Still, for anyone who cares about Australia’s links with its Indo-Pacific neighborhood, the new document is a worthy vision.
The main areas of disappointment and skepticism are about money, timing and the paper’s lopsided assessments of strategic risk.
The white paper rightly says that adapting Australia to the Asian century – economically, strategically and at the level of society – will be the work of a generation. The problem, though, is that the clock has been ticking for years.
The Howard, Rudd and Gillard governments – and their oppositions – all share blame for the country’s too-often delayed, uncoordinated and underfunded responses to a changing Asia, even while each can claim credit for elements of the new paper’s strategy.
The hard work lies ahead. That is something Australians might yet take in their stride, except that girding a nation for a radically changed world will not be cheap.
And, like Kevin Rudd’s 2009 Defense White Paper – with ambitious force structure proposals that seem to be fast disappearing down a political memory hole – Canberra’s Asian century white paper is bold on vision and shy on costs.
There is little acknowledgement that Australia simply will not be able to hold its own in a fast-changing Asia without greater investment in less fashionable instruments of policy like its diplomatic network and defense force. And observers of the Australian defense debate are well aware that the nation’s military faces currently relative decline in its budget, to the lowest proportion of GDP since the 1930s, around 1.6 percent.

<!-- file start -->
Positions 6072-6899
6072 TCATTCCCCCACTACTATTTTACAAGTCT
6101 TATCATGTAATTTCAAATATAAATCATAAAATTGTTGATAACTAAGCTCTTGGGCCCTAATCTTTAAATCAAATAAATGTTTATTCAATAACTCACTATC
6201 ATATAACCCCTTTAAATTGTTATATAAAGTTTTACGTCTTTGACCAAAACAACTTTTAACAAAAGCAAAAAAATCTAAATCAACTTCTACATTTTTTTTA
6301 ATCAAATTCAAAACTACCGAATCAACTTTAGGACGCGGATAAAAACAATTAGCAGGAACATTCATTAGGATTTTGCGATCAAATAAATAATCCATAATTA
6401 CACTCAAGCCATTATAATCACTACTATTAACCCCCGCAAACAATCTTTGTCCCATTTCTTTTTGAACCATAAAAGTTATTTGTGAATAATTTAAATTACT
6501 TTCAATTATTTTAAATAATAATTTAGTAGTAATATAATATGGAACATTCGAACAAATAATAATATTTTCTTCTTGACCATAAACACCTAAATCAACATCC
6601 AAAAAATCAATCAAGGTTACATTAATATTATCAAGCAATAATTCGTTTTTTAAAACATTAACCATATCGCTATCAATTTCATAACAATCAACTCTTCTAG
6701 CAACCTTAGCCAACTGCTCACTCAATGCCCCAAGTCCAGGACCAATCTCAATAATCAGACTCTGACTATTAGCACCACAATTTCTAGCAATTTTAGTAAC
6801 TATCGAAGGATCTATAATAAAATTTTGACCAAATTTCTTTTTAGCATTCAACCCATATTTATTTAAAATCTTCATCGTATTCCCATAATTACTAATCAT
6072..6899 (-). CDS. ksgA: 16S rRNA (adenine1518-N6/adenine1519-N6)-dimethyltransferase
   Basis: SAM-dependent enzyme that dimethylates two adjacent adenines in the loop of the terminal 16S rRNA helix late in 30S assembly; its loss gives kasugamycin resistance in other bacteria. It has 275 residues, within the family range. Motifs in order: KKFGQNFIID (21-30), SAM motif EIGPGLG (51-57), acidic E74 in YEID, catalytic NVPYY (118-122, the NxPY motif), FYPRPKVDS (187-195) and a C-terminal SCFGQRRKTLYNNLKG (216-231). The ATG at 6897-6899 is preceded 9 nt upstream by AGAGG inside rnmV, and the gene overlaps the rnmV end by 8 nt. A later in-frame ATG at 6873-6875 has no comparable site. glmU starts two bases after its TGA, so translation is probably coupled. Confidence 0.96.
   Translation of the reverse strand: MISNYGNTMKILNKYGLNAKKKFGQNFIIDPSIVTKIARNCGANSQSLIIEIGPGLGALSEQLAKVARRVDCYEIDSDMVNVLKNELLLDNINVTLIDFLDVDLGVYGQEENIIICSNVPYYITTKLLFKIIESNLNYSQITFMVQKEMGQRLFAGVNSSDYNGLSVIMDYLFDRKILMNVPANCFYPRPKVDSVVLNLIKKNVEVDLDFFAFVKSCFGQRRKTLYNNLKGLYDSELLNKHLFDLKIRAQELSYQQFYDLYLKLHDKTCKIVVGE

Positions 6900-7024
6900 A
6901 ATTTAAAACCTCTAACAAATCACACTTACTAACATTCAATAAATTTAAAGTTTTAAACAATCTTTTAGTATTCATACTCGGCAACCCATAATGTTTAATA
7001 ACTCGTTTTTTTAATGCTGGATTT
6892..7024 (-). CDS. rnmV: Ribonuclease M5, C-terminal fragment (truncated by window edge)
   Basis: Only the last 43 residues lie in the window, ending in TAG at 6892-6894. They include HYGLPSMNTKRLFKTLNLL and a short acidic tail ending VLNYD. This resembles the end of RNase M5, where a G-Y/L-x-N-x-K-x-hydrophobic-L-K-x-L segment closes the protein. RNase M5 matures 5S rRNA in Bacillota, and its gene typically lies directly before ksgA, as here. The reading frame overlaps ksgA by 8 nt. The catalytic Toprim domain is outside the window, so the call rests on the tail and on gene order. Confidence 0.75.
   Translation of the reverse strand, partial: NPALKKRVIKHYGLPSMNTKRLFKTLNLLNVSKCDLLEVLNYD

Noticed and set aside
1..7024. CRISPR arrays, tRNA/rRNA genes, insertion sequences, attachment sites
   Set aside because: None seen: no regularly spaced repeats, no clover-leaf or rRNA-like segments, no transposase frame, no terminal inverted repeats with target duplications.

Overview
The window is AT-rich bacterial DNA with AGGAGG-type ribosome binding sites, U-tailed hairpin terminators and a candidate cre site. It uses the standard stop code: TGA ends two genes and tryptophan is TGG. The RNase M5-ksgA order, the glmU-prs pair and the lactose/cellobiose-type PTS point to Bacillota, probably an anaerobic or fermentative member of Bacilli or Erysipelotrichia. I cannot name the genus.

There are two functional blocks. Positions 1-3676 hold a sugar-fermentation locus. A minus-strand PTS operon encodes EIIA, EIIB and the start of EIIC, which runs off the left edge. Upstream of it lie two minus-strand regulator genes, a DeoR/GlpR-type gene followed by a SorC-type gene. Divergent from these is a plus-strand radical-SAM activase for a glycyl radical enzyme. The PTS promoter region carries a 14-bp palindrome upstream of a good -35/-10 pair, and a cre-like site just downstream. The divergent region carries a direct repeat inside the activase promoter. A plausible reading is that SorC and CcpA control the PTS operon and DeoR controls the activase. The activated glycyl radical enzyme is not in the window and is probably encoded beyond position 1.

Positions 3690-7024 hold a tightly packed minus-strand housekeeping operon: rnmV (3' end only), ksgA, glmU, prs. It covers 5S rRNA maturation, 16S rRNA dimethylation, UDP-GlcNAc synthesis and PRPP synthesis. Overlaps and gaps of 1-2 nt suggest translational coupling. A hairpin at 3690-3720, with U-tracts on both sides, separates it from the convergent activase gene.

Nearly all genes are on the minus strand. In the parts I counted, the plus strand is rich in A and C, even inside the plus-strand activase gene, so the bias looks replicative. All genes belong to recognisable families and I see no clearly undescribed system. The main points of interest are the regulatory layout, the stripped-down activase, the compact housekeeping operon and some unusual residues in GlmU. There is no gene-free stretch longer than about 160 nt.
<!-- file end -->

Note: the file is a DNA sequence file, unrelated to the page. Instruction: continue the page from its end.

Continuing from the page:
Indeed, the Asian century white paper is at its weakest when coming to terms with the nation’s deeply uncertain strategic environment.
Admittedly there is some sound strategic analysis, politely worded so as to avoid needless offense, about how Asia’s future may end up much less rosy than the white paper’s economically-driven optimism would suggest.
The possibilities of confrontation or war between China and the United States, China and its neighbors or India and Pakistan are considered real. But because we all have so much to lose, and governments are presumably rational, a strategic breakdown is deemed unlikely. And the role of deterrence in maintaining stability is not really stated.
To be sure, there are some sensible security recommendations. An emphasis is placed on building diplomatic architecture like the East Asia Summit. Prudently, the paper recommends Australia do more to build the infrastructure of communications and cooperation among the region’s defense forces to stop an incident somewhere like the South China Sea from getting out of hand. The Australian navy can play a useful role here, given its traditions of defense diplomacy with all the region’s powers.
But the paper does little to countenance the prospect that the very economic virtue of the Asian century – the rising wealth, influence and expectations of the massive middle classes in China and India – could prove its strategic undoing. The role of overconfident middle-class nationalism in driving tensions among Asia’s strong states gets scant play.
There is also little hint at plausible strategic shocks from the Chinese polity’s one-party brittleness, India’s potential failure to meet the needs of its 600 million citizens under the age of 25 or a feasibly unpleasant shift in Indonesian politics.
In the end, Australia would be well-advised to do almost all the things the white paper calls for and more – and the more is to properly resource its diplomats and defense force. These steps make sense regardless of whether the Asian century turns out for better or worse. It is odd that Canberra’s new Asia plan was not more forthright in saying so.
Whatever else, Prime Minister Julia Gillard has set some very high benchmarks by which her own and subsequent Australian governments will be measured in coming to terms with a changing Asia. Now the real test begins.
Rory Medcalf is director of the international security program at the Lowy Institute, Sydney, and a Fellow at the Australia-India Institute.